In first meeting with new US president by a Latin American leader, Kuczynski calls for freedom of movement
The president of Peru, whose father was a Jewish refugee who fled the Nazis, told US President Donald Trump during a visit at the White House that he prefers “bridges to walls.”
Peruvian President Pedro Pablo Kuczynski, born in Lima to a French Protestant mother and German Jewish father who fled the Nazis in 1933, gave Trump a gentle rebuke over his controversial proposal to build a wall along the border with Mexico, reported the Washington Post.
Kuczynski on Friday became the first Latin American president to visit Trump in Washington.
The US-educated former Wall Street banker, who renounced his American citizenship to run for Peru’s presidency last June, took a strong stand against Trump’s “America First” agenda while many in the region remain silent.
Kuczynski, 78, told Trump he was interested in the free movement of people — “legally,” he emphasized — and also spoke about trade and economic development, reported the Post.
Earlier this month, Kuczynski thanked Israeli Prime Minister Benjamin Netanyahu for barring entrance to Peru's fugitive ex-president, Alejandro Toledo, whose wife holds Israeli citizenship, until he settled his affairs over corruption charges.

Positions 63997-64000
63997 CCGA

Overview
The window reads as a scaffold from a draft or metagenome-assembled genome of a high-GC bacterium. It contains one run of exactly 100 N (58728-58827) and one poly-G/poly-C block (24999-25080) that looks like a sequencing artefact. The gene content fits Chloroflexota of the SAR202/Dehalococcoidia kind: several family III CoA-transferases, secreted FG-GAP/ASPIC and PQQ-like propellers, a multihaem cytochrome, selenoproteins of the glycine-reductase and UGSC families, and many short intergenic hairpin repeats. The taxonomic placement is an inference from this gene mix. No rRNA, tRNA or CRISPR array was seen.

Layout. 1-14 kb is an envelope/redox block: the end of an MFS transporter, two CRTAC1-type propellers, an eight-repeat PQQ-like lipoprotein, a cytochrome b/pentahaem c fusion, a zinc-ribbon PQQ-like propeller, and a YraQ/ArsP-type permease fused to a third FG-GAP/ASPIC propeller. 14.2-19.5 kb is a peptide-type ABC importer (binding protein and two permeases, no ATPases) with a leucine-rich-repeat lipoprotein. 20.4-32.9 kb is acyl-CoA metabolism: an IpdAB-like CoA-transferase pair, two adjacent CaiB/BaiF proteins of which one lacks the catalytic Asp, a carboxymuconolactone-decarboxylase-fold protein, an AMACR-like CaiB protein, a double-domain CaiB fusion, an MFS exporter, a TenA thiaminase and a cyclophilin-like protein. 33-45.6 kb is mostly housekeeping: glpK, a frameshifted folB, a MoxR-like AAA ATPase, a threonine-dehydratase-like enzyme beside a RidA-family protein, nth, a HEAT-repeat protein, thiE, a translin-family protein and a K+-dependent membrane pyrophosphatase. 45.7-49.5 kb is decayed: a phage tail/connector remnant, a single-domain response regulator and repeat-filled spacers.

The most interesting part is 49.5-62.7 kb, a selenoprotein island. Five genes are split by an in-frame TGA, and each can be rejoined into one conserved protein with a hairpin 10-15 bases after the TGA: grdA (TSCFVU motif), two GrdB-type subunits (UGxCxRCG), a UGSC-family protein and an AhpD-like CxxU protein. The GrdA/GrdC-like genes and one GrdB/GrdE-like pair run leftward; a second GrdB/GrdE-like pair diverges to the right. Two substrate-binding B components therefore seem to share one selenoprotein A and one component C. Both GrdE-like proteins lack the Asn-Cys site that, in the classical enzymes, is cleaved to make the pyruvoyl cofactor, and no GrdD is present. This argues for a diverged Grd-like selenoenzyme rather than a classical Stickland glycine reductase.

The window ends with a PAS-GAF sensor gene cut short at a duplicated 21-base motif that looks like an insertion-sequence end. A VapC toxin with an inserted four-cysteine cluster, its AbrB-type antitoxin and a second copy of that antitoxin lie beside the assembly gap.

Kuczynski harshly criticized Trump during the US presidential campaign, joking he would cut diplomatic relations with the US “with a saw” if Trump followed through on his pledge to build a wall with Mexico, which he compared to the Berlin Wall. On Friday, he made a point of saying “we prefer bridges to walls.”
Peru’s former president, Alan Garcia, once slammed Kuczynski for not having “a single gram of Peruvian blood. He has Polish, Jewish, French, but Peruvian zero.” A former Peruvian ambassador to Washington declared: “Can I have confidence in this guy? He’s old, his parents were European, his wife’s American, his kids live in the States.”